4 guidelines for transitioning from peer review to peer learning

More and more radiology departments and imaging facilities are moving from peer review to peer learning to educate radiologists as part of a collaborative, continuous learning model. Peer learning is seen as a more constructive, supportive way of looking at errors than peer review, which critics suggest can make colleagues feel shameful and unsupported.

A new article published in the American Journal of Roentgenology highlights the best practices on how organizations can make successfully the transition from peer review to peer learning.

  1. Discuss the transition with colleagues.

Practice leaders must take the initiative to discuss the transition with their colleagues, the authors explained. If communicated well, initial skepticism of the transition can turn into support.

  1. Proactively identify learning opportunities.

Randomly selected cases rarely illustrate impactful and meaningful errors. Leadership should be vigilant in identifying cases that have serious errors as they provide a significant learning experience.

“The time commitment to randomly auditing cases is much greater than actively pushing identified learning opportunities, and the yield of identifying meaningful cases is lower,” wrote lead author Lane Donnelly, MD, Texas Children’s Hospital in Houston, and colleagues. “Some of our institutions have already abandoned or are considering abandoning random auditing of imaging cases. Others believe that specific types of deficiencies, such as inappropriate follow-up recommendations and incorrect reporting structure, can be identified by means of random audit, and this provides a mechanism to better identify these types of learning opportunities.”

  1. Qualify the error rather than just giving it a number.

The British Radiological Society has eliminated the practice of scoring an error as they feel it has no value. Scoring an error, rather than qualifying it or discussing it in a proactive manner, can hinder productivity and learning experiences, according to Donnelly and colleagues. Often times at peer review sessions, there is more discussion about what score a case should receive than about actually learning from the error.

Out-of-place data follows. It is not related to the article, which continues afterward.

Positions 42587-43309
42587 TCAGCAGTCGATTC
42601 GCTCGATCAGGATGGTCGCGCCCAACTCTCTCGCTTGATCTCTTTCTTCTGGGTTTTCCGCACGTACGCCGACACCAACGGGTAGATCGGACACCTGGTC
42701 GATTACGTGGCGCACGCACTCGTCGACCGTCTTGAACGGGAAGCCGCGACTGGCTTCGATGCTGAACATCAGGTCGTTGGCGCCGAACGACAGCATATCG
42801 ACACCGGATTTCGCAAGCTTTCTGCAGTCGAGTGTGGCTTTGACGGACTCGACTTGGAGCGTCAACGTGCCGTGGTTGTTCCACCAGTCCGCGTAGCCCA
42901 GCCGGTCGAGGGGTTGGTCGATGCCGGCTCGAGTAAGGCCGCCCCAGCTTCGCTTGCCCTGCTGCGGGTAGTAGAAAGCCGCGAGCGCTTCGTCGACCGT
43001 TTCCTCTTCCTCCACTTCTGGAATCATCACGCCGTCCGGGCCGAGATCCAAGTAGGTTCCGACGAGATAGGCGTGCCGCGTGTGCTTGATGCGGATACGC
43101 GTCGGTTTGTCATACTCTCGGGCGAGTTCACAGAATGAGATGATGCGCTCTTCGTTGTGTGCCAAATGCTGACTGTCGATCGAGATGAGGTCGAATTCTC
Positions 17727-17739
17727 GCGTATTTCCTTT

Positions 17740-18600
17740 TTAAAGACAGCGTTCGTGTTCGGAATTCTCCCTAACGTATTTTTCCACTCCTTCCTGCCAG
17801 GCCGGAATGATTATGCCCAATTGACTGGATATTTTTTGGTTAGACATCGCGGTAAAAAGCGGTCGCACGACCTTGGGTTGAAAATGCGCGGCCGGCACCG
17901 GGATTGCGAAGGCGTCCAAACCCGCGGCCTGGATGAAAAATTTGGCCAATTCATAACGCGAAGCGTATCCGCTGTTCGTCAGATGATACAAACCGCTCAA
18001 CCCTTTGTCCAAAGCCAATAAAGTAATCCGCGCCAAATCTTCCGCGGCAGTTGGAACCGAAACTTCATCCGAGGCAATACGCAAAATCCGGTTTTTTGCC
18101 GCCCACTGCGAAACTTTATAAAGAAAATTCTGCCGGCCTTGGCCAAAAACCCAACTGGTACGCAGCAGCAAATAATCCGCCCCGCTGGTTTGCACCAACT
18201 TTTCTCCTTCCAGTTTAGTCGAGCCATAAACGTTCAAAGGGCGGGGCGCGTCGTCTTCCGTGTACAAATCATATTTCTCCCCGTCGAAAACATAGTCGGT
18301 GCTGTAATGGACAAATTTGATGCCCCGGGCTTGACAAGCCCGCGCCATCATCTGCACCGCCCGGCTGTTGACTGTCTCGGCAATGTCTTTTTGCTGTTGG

“Many have found peer scoring to be a nonproductive aspect of traditional peer review because it tends to foster defensiveness, be extremely subjective and unreliable while giving a false impression of accuracy, and distract from the true objectives of individual and organizational improvement,” the authors wrote.

Instead, they suggested, cases could be classified as “great call” or “learning opportunity” to facilitate learning. A great call case is one in which the radiologist made the correct finding and interpretation, but perhaps another radiologist may have made a mistake. A learning opportunity would be used to classify errors.

  1. Organize a peer learning program and conduct effective conferences.

An individual for a small practice can be designated as the “peer learning leader,” and a group of individuals, perhaps by specialty, can manage the peer learning efforts for larger practices and departments. Their primary objective is to identify suitable cases to review.

For smaller practices, one peer learning conference will be adequate. For larger departments and organizations, though, separate conferences by specialty will be needed. Radiologists can also be encouraged to attend conferences in subspecialties that are different from their own as part of learning.

The frequency of conferences is dependent upon each practice, though it is recommended to participate in a monthly or bimonthly peer learning conference.